Best Bets: Lorde, Pentatonix, dinosaurs and more

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Best Bets: Lorde, Pentatonix, dinosaurs and more

Posted on: March 14th, 2014 by tommyj

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FRIDAY

Friday through March 29; 8 p.m. Thursdays-Saturdays; 7 p.m. Sundays; also 3 p.m. March 22 and 29 • Kranzberg Arts Center, 501 North Grand Boulevard • How much $20-$25 • 314-289-4063; hotcitytheatre.org

Playwright Adam Rapp spins a tale of sex and deception around two college buddies (Austin Pierce and Reggie Pierre) who become involved with a prostitute (Maggie Conroy) in Amsterdam. The subject matter probably makes this this obvious, but don’t bring the kids. The drama opens a new season at HotCity Theatre.


8:15 p.m. Saturday • Sheldon Concert Hall, 3648 Washington Boulevard • How much $45-$55 • 314-533-9900; sheldonconcerthall.org

They call her “the people’s diva,” and in that capacity she just became the first opera singer to take on the National Anthem at the Super Bowl. But there’s a lot more to soprano Renée Fleming, who will demonstrate her artistic breadth and depth on Saturday night for the Sheldon’s annual spring gala. A few tickets still remain for what should be a first-rate recital by a wide variety of composers, from Richard Strauss to Richard Rodgers.

Rickey Smiley’s House Party

8 p.m. Saturday • Fox Theatre, 527 North Grand Boulevard • How much $25-$75 • MetroTix.com

Fans of old-school hip-hop will get a strong dose of it Saturday night at Rickey Smiley’s House Party. Comedian and morning radio host Smiley is the highlight for some, but for others, it’s all about seeing Salt-N-Pepa, Big Daddy Kane and the Sugarhill Gang.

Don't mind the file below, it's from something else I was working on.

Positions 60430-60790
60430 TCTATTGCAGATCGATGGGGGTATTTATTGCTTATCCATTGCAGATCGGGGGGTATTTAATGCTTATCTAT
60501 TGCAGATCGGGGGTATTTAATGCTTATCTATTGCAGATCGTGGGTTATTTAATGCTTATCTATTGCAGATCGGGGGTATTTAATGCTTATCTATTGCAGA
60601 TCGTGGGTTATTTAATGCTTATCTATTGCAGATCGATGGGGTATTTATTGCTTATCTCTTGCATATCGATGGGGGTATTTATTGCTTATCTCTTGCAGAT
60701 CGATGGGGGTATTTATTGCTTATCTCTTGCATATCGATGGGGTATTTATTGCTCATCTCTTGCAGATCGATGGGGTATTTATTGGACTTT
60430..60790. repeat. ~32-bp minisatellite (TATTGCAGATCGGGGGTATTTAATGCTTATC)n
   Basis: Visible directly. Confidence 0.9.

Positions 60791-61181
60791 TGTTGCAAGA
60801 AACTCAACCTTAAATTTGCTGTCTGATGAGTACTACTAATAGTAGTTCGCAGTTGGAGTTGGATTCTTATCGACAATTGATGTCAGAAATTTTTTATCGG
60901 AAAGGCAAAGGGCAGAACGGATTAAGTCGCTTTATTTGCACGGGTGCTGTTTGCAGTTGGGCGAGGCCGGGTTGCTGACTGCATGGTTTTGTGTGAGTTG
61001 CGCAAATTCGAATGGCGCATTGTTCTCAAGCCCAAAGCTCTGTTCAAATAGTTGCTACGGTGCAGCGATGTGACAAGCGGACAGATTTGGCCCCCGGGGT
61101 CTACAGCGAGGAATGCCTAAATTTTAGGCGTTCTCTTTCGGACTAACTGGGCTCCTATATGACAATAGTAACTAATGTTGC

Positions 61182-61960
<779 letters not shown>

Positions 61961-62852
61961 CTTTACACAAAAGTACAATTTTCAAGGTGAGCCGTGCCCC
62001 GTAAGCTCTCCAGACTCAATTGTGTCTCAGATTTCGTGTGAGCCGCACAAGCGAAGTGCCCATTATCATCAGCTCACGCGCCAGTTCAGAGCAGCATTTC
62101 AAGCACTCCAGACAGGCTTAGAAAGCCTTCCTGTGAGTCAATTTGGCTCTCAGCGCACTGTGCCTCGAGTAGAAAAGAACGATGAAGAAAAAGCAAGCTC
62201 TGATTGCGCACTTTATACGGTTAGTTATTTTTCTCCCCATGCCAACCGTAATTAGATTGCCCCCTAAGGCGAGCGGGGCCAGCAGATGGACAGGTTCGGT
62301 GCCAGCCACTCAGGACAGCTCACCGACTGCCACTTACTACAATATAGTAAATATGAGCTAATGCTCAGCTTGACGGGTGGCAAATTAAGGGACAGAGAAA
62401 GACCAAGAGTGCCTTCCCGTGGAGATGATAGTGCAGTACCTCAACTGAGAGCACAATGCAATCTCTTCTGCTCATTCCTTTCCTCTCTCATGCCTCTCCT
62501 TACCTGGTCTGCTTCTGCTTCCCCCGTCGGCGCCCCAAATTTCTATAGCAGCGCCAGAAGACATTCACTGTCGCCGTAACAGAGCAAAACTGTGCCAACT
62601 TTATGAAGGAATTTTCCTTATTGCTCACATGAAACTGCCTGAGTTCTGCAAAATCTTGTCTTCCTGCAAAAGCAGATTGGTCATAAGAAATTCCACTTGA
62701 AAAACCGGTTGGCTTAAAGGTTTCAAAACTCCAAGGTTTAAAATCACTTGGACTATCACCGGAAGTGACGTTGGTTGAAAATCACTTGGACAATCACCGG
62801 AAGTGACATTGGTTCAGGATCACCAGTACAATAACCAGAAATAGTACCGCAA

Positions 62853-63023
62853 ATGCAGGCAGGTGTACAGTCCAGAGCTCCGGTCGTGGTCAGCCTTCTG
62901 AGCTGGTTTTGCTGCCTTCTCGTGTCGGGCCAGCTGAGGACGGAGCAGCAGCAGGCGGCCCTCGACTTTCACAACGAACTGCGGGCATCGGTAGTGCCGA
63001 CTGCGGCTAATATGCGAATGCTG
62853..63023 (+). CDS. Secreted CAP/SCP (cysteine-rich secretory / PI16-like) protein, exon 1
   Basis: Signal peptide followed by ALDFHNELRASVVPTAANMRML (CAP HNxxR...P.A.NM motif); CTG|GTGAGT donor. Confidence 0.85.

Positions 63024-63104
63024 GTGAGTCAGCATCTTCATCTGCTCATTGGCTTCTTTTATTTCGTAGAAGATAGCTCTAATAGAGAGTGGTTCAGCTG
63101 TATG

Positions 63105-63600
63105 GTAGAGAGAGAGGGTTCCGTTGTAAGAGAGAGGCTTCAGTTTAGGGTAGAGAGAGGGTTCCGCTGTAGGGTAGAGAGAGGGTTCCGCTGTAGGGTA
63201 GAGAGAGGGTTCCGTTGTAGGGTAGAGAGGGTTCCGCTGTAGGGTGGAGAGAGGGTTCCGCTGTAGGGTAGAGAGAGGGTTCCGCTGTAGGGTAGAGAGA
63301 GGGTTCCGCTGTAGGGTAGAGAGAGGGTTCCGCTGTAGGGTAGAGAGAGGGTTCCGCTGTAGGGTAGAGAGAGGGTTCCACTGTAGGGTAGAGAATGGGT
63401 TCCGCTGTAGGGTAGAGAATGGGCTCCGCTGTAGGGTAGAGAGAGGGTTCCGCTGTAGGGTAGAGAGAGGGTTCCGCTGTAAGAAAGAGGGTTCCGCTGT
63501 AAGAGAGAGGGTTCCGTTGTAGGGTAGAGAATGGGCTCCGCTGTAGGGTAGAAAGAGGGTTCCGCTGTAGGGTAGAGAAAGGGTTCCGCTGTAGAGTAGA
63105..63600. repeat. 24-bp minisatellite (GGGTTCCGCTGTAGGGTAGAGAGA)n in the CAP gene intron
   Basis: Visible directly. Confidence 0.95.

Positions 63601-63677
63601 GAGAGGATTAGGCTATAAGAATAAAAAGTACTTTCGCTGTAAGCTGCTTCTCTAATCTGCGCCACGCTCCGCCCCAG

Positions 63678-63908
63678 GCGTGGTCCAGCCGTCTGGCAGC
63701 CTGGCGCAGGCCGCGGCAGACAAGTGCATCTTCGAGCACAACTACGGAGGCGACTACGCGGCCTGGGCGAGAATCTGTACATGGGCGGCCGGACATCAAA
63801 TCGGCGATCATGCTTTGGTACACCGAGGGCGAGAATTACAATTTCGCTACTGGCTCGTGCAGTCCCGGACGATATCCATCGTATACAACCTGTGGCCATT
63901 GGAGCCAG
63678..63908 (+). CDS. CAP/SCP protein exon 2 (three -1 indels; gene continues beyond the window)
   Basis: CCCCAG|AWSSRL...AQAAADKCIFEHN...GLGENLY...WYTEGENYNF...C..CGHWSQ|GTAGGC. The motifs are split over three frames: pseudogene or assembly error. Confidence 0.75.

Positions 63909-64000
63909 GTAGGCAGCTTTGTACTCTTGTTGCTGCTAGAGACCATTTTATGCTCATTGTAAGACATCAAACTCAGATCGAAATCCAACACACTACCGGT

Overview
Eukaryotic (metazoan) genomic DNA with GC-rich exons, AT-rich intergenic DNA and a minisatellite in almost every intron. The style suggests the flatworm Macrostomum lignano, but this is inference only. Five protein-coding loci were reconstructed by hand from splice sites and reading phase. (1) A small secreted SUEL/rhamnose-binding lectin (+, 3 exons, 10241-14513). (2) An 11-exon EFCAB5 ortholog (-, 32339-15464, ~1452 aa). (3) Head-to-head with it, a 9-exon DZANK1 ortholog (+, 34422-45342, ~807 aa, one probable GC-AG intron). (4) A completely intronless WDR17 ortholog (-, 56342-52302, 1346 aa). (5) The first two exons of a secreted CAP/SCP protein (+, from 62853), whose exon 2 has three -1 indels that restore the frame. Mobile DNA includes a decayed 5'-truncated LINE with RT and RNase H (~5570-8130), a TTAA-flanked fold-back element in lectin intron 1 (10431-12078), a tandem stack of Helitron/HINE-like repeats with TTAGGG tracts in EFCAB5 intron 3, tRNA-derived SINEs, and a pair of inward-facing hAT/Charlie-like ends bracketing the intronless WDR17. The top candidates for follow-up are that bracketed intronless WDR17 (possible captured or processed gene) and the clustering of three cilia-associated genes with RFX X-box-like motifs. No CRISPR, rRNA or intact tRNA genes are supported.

Kevin Eubanks

7 and 10 p.m. Saturday • Lumière Place Casino’s Lumière Theatre, 999 North Second Street • How much $25-$35 • Ticketmaster.com

Former “Tonight Show” music director Kevin Eubanks continues his journey as a touring and recording musician with his latest album “The Messenger.” The jazz guitarist said in a statement: “I wanted to branch out a little bit more on this recording. I didn’t want to be as concerned with the ‘jazz sound’ as much. I wanted to let out a little bit more of what I’ve been musically exposed to.”

Editor’s pick: Cottleville St. Patrick’s Day 

Noon Saturday • Cottleville • How much Free • stpatparade.org 

Downtown isn’t the only spot to watch a St. Patrick’s Day parade on Saturday. Cottleville’s annual celebration starts at Cottleville Parkway and Weiss Road and travels through downtown Cottleville before ending at Francis Howell Central High.

Stile Antico

8 p.m. Saturday • Cathedral Basilica of St. Louis, 4431 Lindell Boulevard • How much $19-$39 • 314-533-7662; cathedralconcerts.org

At Cathedral Concerts, the best programs are of choral music written to resound in a great space. On Saturday night, the superb young British a cappella choir Stile Antico will make a return visit, performing a program of Tudor masterpieces by Byrd, Tallis, Taverner and others, a well-chosen set for the spacious acoustic of the Cathedral Basilica.

7 p.m. Saturday, 2 p.m. Sunday • Powell Symphony Hall, 718 North Grand Boulevard • How much $25 to $75 • 314-534-1700; stlsymphony.org

What’s up, Doc? It’s another musical romp with Bugs Bunny, who turns up as a conductor almost as often as he cross-dresses in the classic Warner Brothers cartoons. The St. Louis Symphony Orchestra will team up again with Looney Tunes (including the concert premiere of three new 3-D animated shorts) for an evening that’s fun for the whole family.


SUNDAY

‘Impressionist France: Visions of Nation from Le Gray to Monet’

Sunday through July 6 • St. Louis Art Museum, Forest Park • $14 adults, $12 seniors and students, $10 children 6-12; free on Fridays • 314-721-0071; slam.org